I confess that I’ve avoided the supermarket recently until after 8 P.M. so I can miss the Girl Scouts selling their cookies. The sale ends tomorrow so, beginning Monday, I can shop earlier. 

I confess that I love fried foods. After all, I was born in Kentucky, where the common cuisine understanding is “If you can eat it, we can fry it!” I’m specifically drawn towards fried fish, about the worst thing, health wise, you can eat, but ummm-ummm-ummm!

I confess that I’m prone to using the same facial tissue to blow my nose more than once…okay, more than twice! It’s disgusting, but I justify it by saying I’m being “cost conscious!”

I confess that I wasn’t chagrined by the fact that we cancelled Sunday morning worship last week due to the weather. I was almost giddy! I’m not sure what that says, but please do not feel that you need to analyze me…or judge me!

I confess that I’ve recently been using sermons that I preached 25 years ago. The theology hasn’t changed, but I’ve had to revise some of the illustrations and references like “visiting the Oldsmobile dealer, K-Mart, and the latest cassette tape I purchased.” 

I confess that I often dream of slam-dunking, being the author of a best-seller, and fried scallops! 

I confess that I had planned on giving up putting sugar in my coffee for Lent. I got through the first day…and then backslid to the sweetening! 

And finally, I confess that I so often take the blessings of God for granted, the grace of God as a given, and the love of Christ as an assumed right! I fall short in reaching my God-given potential and habitually forget that he walks closely by my side!

That Judgmental Evangelical Church!

March 4, 2019

WORDS FROM W.W.                                                     March 4, 2019

                      

Carol and I sat back and watched an episode of Criminal Minds last night. We can’t keep up with all the recorded episodes we have on our DVR, thus the episode we watched was from last October.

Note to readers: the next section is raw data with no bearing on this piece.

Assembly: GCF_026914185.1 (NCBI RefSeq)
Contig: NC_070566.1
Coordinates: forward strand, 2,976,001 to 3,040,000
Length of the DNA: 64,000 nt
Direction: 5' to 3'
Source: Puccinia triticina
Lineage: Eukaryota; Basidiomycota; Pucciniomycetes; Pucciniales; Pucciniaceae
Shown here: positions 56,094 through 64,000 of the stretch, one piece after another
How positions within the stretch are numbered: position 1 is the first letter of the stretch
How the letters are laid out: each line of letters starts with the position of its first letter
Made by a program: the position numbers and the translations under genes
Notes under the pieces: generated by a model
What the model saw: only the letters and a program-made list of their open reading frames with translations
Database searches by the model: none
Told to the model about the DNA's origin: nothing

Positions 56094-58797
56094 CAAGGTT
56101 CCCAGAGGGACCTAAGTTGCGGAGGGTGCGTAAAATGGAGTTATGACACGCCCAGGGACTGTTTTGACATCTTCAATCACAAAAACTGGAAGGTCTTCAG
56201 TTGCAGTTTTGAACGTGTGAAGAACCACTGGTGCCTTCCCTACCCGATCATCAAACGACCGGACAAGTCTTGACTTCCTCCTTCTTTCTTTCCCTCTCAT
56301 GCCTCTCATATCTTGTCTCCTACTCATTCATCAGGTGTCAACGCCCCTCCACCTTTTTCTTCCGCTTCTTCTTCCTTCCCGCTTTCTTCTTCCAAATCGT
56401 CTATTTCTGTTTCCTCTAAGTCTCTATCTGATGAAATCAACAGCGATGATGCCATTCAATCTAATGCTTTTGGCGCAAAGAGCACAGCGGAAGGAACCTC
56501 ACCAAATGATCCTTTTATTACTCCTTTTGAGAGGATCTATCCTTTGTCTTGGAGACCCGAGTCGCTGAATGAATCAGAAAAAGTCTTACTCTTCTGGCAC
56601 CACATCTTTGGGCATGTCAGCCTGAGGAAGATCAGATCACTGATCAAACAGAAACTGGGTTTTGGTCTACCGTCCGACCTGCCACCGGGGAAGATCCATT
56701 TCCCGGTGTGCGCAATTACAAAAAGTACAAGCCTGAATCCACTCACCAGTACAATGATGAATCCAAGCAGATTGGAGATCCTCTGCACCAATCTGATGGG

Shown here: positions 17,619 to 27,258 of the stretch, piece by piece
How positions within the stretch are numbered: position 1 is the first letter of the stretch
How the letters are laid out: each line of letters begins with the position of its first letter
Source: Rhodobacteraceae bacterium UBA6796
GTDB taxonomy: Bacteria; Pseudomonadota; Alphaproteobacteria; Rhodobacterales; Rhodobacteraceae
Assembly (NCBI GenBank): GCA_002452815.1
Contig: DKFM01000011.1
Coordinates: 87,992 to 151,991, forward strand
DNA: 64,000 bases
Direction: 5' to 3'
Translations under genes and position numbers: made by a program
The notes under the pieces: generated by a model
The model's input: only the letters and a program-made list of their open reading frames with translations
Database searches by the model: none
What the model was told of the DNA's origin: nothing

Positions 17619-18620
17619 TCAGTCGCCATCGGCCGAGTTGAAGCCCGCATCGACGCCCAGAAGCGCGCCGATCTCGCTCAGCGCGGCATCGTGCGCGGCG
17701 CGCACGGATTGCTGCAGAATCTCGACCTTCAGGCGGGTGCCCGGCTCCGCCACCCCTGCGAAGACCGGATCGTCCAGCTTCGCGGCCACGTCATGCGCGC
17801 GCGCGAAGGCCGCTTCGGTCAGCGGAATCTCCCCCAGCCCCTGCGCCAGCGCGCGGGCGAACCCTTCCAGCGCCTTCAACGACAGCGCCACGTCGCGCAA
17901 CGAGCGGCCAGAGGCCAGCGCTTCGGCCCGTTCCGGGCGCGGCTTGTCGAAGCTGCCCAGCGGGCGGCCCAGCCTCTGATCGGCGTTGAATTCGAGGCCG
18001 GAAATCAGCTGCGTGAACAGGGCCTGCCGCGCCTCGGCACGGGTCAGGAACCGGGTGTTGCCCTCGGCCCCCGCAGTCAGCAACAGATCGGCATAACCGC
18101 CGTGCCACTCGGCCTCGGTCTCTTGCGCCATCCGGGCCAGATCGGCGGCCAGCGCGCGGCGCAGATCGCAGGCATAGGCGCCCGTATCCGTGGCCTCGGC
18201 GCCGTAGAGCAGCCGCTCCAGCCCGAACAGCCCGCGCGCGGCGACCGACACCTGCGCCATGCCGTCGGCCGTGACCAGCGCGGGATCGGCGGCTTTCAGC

Without going into the plot too much, a woman is killed and the FBI’s Behavioral Analysis Unit (BAU) team is sent to investigate. In looking at the way the woman has been murdered, investigating who her friends are, and her routines, they summarize that there is some connection between what has happened and the church she attends.

That’s when the term “evangelical” gets used! She was involved in an EVANGELICAL church. The way it’s said you could almost put in parentheses after it “You know…one of those!” as the person turned to the side and spat!

The next scene has the team interviewing the pastor. His character comes off as self-righteous and judgmental. Envision a pastor with a whip! The viewer immediately does not like him and, after all, he’s the pastor of one of those EVANGELICAL churches! You are given the impression that “fun” is a four letter word for him.

Several other indicators are that he and his church are narrow-minded, critical, ready to shun sinners, and legalistic. They probably don’t even drink root beer!

Such is the general public’s, or at least those in the entertainment world, view of evangelicals! I wouldn’t have been as bothered by the episode if they would have just said “church”, but those who produce the show probably don’t understand what evangelical means.